Shakun Batra‘s Kapoor and Sons is a beautifully shot, perfectly airbrushed family drama set in the hill station of Coonoor in southern India.
The word ‘dysfunctional’ has made its way to the publicity material for the film, but film-maker Batra’s version of dysfunctional is superficial at best, almost as if he is afraid of getting his hands too dirty and sullying the near perfect visage of his film.
The Kapoor family has its issues, but these are issues apparently solvable with just one look at an old photo album or one heated outburst. Still, Batra creates a very watchable portrait of a house in crisis.
When Rahul (Fawad Khan) and Arjun (Sidharth Malhotra) return to their Coonoor house after their grandfather (Rishi Kapoor) has a heart attack, skeletons start tumbling out of closets. Dad (Rajat Kapoor) and Mom (Ratna Pathak Shah) seem to be bickering all the time, and the already fragile relationship between the parents and the children becomes even more strained when they are all in the house together.
Rahul, a successful novelist living in London, is remarkably mature. Arjun is the black sheep of the family, the one who was never good enough and is always falling short of Rahul’s “perfect” standards. He floats from one job to the other while harbouring dreams of becoming an author himself.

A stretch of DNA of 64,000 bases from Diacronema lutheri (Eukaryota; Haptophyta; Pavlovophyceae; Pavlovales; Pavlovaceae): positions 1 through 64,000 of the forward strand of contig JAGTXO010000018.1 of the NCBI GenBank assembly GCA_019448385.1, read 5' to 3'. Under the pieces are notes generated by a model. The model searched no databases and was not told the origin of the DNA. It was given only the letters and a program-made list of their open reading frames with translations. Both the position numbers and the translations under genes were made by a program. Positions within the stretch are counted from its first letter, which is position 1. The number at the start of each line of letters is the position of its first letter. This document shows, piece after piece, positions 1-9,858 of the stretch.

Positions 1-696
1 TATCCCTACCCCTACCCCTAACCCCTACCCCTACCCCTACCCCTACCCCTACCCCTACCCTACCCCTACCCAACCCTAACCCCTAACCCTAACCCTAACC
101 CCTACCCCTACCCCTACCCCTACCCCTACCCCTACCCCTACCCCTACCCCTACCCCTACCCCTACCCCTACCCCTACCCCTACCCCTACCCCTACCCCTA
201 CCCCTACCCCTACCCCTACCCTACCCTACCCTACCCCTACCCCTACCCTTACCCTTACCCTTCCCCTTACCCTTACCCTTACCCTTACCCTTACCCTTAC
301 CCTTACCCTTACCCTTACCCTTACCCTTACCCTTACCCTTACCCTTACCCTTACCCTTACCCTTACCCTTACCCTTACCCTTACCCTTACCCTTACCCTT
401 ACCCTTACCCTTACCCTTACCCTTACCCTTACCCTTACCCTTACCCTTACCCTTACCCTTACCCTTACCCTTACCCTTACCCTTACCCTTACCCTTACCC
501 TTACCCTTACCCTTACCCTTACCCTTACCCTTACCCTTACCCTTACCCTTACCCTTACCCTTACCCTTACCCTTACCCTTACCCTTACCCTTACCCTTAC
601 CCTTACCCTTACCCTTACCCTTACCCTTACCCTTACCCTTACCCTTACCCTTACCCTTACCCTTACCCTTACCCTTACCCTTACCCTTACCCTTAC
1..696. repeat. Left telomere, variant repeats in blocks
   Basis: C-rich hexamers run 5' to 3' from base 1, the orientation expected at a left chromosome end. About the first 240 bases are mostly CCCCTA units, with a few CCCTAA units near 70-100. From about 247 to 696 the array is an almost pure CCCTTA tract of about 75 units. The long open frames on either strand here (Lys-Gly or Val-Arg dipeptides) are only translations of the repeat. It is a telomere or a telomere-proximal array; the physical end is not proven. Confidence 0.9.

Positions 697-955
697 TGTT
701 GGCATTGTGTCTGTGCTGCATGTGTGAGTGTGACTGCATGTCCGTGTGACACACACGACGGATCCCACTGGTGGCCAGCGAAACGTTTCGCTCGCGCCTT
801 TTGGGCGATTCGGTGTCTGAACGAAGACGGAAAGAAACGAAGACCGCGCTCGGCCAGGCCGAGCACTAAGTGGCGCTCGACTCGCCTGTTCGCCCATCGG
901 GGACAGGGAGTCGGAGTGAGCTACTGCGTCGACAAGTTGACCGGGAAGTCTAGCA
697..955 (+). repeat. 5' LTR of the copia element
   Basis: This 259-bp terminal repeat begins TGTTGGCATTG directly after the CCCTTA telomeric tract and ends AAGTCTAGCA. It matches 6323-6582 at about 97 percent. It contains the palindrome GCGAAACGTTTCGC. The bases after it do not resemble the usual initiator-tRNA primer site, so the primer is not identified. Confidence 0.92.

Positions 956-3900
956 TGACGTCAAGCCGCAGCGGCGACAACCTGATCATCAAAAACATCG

The two brothers don’t see eye to eye and their separate encounters with Tia (Alia Bhatt), the girl next door, makes the equation more complicated. Things come to a head one rainy afternoon as the Kapoors get ready for a family portrait.
Batra handles this bit beautifully, eschewing dialogue and using sweeping shots to depict the crumbling façade of the happy family trying so hard to keep it together.
In spite of the obvious lack of depth, and the rather predictable problems and solutions, Kapoor and Sons is powered by some great performances. Alia Bhatt and Sidharth Malhotra are the weakest of the lot, mainly because they are saddled with one-toned characters.
Rajat Kapoor and Ratna Pathak Shah are fiery as the troubled Kapoors, but it is Fawad Khan who steals the show with a nuanced portrayal of a man with a tumultuous mind but a calm exterior.
This is not a dysfunctional family by any means – families don’t heal so easily. Just like last year’s Dil Dhadakne Do, Kapoor and Sons tiptoes around the really ugly issues and ties up the ends conveniently.
This family may not be happy in the beginning, but you know there’s going to be a happy family shot in the end. This might be the new-age family drama, but the message is still the one Bollywood has drilled into us all these years – it’s all about loving your family.